According to Christianity Today, much of the pending lawsuit against Sovereign Grace Ministries (SGM) was tossed out due to a technicality:
A judge has dismissed most of the civil lawsuit against Sovereign Grace Ministries (SGM), days after it was amended to add names and charges... The judge ruled that victims didn't sue in time before the statute of limitations had expired" (//link)
Below is ABC's Greta Kreuz's report:
What's not clear is the way forward for the plaintiffs. According to Susan Burke, the lead attorney for the plaintiffs, they knew in advance the legal hurdles they faced in getting around the statute of limitations applicable to most of their clients. While it was possible, it apparently had a high probability of failure:
We (the victims and the lawyers) all knew about the statute issue at the outset. But fighting for justice means doing so even against known obstacles. We had a conspiracy theory to overcome the statute but the Court rejected it. The victims are all brave and courageous people whose willingness to fight against evil has already made a difference in the world. Also, please realize going forward with a civil lawsuit does not in any way prevent criminal actions – perhaps may even make it more likely. And please keep praying, as we think the Court erred, and will be appealing her ruling" (//link)
In addition, since two of the plaintiffs are reportedly still well within the borders of an expired statute of limitations, the suit is not dead in the legal waters. Not yet, anyways. An extra complication for the plaintiffs exists, however, because the two remaining plaintiffs live in Virgina while the lawsuit is filed in Maryland. All the technical legalities makes this case extremely complicated. Burke has already committed to filing an appeal since the judge may but not must dismiss the case based upon the expired statute of limitations alone. Also, as Kreuz mentioned above, a criminal investigation may be underway, hardly a sign for rejoicing so far as the defense is concerned.
A few observations, if I may.
First, to have the large majority of the plaintiffs dismissed in a class action lawsuit cannot be viewed as anything other than legally troubling. This really is a huge setback for the plaintiffs. While Burke is appealing the judge's ruling, surely the plaintiffs are presently struggling to find encouragement to believe they might succeed in their lawful suit.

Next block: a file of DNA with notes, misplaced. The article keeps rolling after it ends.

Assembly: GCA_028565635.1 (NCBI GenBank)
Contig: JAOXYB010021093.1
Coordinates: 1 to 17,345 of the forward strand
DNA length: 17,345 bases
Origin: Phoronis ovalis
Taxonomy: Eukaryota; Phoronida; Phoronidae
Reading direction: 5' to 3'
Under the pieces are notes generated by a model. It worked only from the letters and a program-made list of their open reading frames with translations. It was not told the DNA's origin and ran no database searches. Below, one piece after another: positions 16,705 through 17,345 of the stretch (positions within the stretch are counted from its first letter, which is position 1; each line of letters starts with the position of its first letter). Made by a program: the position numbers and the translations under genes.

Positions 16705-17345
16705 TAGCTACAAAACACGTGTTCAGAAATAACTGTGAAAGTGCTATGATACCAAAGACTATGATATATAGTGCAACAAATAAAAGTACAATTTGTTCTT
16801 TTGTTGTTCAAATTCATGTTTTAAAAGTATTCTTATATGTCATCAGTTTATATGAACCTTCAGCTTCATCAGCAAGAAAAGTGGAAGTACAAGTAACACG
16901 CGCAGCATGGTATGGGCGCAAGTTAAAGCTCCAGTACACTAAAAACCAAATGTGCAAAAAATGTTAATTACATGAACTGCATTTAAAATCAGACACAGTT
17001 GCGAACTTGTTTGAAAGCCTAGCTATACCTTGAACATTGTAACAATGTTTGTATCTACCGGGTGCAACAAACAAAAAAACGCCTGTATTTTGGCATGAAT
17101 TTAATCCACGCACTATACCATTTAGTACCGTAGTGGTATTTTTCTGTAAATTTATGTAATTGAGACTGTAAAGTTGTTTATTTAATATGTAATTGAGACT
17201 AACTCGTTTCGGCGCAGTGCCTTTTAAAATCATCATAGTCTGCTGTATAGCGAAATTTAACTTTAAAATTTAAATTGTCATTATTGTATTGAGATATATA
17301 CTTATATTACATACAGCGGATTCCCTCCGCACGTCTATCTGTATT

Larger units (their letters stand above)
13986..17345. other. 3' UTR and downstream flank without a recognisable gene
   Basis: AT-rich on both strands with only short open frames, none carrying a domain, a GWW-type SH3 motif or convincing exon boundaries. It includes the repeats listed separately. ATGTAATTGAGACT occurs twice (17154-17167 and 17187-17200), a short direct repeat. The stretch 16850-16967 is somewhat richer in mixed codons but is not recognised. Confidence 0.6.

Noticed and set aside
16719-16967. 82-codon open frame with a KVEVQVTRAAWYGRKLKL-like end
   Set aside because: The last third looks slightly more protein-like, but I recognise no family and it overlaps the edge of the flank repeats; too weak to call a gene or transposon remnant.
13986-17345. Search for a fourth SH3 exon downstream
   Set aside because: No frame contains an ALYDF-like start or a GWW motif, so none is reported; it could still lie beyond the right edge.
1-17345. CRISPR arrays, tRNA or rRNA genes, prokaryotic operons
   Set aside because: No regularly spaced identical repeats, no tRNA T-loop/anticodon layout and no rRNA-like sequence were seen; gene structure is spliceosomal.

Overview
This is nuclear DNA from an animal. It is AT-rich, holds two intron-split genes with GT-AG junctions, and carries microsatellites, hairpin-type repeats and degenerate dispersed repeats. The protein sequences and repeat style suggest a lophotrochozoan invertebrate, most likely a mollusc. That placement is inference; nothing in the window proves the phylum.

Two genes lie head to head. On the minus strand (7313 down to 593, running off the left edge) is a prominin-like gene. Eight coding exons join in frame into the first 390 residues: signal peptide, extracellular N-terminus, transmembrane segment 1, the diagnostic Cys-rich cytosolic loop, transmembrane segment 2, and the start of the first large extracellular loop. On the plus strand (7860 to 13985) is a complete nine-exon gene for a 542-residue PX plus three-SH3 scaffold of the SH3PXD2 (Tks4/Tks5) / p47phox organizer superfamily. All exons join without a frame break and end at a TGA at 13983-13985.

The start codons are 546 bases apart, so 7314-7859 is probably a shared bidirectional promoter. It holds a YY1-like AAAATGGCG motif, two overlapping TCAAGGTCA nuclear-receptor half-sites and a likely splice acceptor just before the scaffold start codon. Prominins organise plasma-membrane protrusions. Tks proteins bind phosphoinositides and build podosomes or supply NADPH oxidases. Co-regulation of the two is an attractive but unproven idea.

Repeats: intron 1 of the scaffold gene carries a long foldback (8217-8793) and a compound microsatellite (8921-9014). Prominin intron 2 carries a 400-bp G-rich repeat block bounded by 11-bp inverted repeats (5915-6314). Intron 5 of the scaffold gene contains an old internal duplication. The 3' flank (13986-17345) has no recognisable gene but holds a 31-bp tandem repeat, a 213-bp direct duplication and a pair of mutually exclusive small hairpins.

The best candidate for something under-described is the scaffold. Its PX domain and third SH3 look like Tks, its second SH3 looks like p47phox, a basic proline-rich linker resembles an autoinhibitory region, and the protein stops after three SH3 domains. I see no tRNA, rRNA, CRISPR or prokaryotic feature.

Second, while this setback may be viewed as an initial success for the defense, at best it only exists as a legal success not a moral one. The fact is, when it comes to the sinful nature of the criminal acts and/or civil breaches alleged by the plaintiffs, the question for us is not when the alleged actions took place, but whether the alleged actions took place. While legally, SGM and many of the alleged defendants may ultimately be considered neither legally guilty nor civilly liable because of a statute of limitations written into our law codes, there is no such statute of limitations written into God's. The bottom line is, we want to know if these immoral acts took place not necessarily when they took place.
Again, when criminal acts and civil breaches took place may have legitimate legal stipulations such as were argued by SGM's defense and accepted by the court. However, if these men either performed these atrocious acts on little children, or saw to it in some way the alleged perpetrators were concealed from public justice, then we're unmoved whether a statute of limitations is expired or not. They remain morally culpable even if they are not legally chargeable.
Third, I intend to present the Resolution on Sexual Abuse of Children to the 2013 Southern Baptist Convention meeting in Houston, Texas, June 11-12 as planned. Nothing is changed. We must dig our ecclesial heels into the dirt and say "No more. Not on our watch!" when it comes to the physical, emotional, mental, and spiritual health of our little children.